You should be out of business by now. Or, at best, serving merely as a just-in-time local delivery service for lumber and building materials ordered online by former pro customers now dealing directly with manufacturers.
But it didn't turn out that way, did it? Most Internet-based commerce outlets that promised to cut costs out of a sloppy, cumbersome, and archaic LBM supply chain are now on the dot-com scrap heap, in bankruptcy court, or retooled for other industries while locally based, pro-oriented dealers thrive in remarkably steady market conditions. “We used to joke that builders and dealers were happy with faxes and cell phones,” says John Crockett, president of ChanneLinx, a Greenville, S.C.–based supply chain e-commerce provider that recently emerged from bankruptcy after trying its luck in the LBM realm. “The [dealer-builder] model wasn't broken, so there was no need to fix it.”
To most dealers, even those who understood the concept of an electronic highway that bypassed their station, the way things played out was no surprise. Not that the Internet or electronic data interchange (EDI) systems aren't becoming critical business tools for dealers, just not in the way it was presented at the turn of the century. “We thought the models made sense, but it wasn't something we and our builders could put together at the time,” says Ellis Goebel, senior vice president of business development and investor relations for Building Materials Holding Corp. (BMHC) in San Francisco, the nation's fourth-largest dealer with more than $2 billion in 2004 revenue and 65 BMC West dealer locations in 10 states. “The technology was sitting out there, but it needed a willing buyer and seller.”
As it turned out, that willingness existed one or two steps upstream as an increasing number of dealers have initiated EDI and similar systems with their suppliers. Meanwhile, more dealer Web sites offer pro customers secure online access to their private accounts (if not the ability to estimate and pay for a materials package), partner with hardline shopping services, and provide portals to relevant and detailed information about products and services to deliver 24/7 convenience if not to reap railcars of online revenue.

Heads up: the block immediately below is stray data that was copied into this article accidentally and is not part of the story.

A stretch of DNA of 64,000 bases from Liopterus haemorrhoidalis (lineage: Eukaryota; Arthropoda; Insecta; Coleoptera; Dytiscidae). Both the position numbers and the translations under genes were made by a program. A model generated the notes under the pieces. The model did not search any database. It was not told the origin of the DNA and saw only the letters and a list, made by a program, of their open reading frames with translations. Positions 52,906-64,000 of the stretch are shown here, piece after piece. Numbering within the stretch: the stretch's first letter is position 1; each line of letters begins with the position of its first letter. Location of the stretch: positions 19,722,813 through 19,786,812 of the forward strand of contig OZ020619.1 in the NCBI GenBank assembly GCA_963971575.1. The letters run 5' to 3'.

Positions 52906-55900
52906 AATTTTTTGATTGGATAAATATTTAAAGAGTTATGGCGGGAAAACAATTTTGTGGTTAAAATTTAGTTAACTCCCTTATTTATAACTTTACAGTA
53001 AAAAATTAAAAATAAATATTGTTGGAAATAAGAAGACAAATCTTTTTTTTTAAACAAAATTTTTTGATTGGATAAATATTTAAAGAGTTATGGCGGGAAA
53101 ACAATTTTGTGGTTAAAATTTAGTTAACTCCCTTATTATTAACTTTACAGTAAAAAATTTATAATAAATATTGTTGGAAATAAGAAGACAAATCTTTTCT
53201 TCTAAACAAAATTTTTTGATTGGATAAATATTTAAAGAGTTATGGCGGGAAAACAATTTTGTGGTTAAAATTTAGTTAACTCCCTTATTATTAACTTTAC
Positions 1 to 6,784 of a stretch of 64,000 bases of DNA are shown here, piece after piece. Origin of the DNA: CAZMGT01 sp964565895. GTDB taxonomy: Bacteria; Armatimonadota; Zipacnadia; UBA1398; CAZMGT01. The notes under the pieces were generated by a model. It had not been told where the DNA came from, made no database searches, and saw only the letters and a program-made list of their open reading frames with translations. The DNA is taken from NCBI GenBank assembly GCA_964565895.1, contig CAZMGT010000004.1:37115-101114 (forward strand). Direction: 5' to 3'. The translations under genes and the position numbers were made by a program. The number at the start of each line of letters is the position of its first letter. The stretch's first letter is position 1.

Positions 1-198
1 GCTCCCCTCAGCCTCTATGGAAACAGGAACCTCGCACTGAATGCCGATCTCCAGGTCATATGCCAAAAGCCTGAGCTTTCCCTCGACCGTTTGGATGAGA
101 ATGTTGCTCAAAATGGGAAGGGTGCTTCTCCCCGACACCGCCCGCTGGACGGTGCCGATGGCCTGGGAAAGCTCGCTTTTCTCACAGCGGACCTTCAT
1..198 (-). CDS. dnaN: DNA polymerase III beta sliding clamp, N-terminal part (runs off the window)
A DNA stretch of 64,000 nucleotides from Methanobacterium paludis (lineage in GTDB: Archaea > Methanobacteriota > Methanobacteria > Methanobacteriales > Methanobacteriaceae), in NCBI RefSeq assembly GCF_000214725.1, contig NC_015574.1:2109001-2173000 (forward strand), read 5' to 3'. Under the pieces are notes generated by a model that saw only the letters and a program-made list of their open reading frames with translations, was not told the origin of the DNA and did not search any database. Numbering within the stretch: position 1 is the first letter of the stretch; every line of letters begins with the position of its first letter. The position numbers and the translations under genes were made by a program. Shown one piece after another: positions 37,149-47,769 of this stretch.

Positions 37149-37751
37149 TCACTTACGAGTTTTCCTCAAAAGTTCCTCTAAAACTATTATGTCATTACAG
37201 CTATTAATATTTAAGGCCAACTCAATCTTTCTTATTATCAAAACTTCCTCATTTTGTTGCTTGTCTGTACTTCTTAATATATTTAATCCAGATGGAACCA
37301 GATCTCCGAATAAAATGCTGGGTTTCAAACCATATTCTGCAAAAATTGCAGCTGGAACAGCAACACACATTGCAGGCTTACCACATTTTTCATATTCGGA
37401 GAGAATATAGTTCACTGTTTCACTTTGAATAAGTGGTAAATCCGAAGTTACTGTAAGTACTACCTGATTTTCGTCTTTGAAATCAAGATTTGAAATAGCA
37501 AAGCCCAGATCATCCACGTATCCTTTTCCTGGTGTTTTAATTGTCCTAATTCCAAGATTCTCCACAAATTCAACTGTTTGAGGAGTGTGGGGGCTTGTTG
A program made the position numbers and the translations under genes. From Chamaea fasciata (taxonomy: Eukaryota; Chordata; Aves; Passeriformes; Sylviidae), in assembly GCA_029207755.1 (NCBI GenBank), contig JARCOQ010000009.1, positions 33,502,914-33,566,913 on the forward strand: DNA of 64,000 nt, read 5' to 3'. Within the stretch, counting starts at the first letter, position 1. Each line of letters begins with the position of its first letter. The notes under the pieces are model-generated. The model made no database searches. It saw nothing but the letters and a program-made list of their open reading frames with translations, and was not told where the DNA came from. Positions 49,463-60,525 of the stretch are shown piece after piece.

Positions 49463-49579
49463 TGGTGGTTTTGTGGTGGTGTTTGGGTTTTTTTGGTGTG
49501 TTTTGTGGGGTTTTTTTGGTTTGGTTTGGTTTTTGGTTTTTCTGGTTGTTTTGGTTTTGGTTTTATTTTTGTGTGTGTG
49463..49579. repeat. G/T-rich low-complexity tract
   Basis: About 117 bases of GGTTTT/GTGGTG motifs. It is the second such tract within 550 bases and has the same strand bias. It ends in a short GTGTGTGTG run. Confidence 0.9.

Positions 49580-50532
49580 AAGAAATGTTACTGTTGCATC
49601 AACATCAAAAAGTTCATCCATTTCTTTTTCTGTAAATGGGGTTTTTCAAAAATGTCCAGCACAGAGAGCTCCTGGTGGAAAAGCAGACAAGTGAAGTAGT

That emerging model is a far cry from the one predicted to render the local dealer link obsolete. “I don't see LBM dealers being threatened at all [by e-commerce],” says Sarah C. Bell, marketing director at Spruce Computer Systems, a Latham, N.Y.–based software company serving nearly 500 pro dealer customers. “They're leveraging technology to compete [in today's market].”
Linking Upstream Before BMC West could think about linking with its customers with any sort of e-commerce connection, Goebel says, the company needed to address its own tech capabilities. “There are a few systems and other technology initiatives we're working through,” he says, echoing other dealers that have recognized the same need for process development when incorporating e-commerce along the supply chain.
What became clear for many dealers as they considered their own mainframes was that connecting upstream was the first (and perhaps best) way to cut costs out of the supply channel. One-third of BMHC's invoices with its vendors are processed through EDI, for instance, and the company is working to enable an electronic payment system. EDI is now used by about half of large pro dealers and nearly 75 percent of small operations, according to a February 2004 report on the residential LBM supply chain by Harvard University's Joint Center for Housing Studies.
And unlike past e-commerce models that shut them out, it's dealers—not necessarily vendors—that are forcing the transition. “We're driving that initiative ... to get to some level of electronic transmission [with vendors] that reduces paperwork and data entry errors,” says Lary O'Connor, vice president of information systems for LumberJack Building Centers, a six-location dealer based in Algonac, Mich.
LumberJack is among several LBM yards (including TW Perry, the $120 million, Gaithersburg, Md.–based operation whose information technology initiative won a 2003 PROSALES Excellence Award) that license Spruce Computer's business management software. Spruce is one of only a handful of remaining vendors after significant industry consolidation that has left the company competing primarily with Aknaf Software and Activant Solutions (the latter, formerly CCITRIAD, acquired and supports Speedware, Enterprise, and Dataline products and is now used by members of the Do it Best network), and upstream-focused systems including Progressive Solutions.
Among other features, these systems enable dealers to gather data and share it electronically corporate-wide and with suppliers. “Dealers want help integrating multiple yards and lowering support costs” says Bell. “They see technology as a way to cut costs and help them get into new market segments.”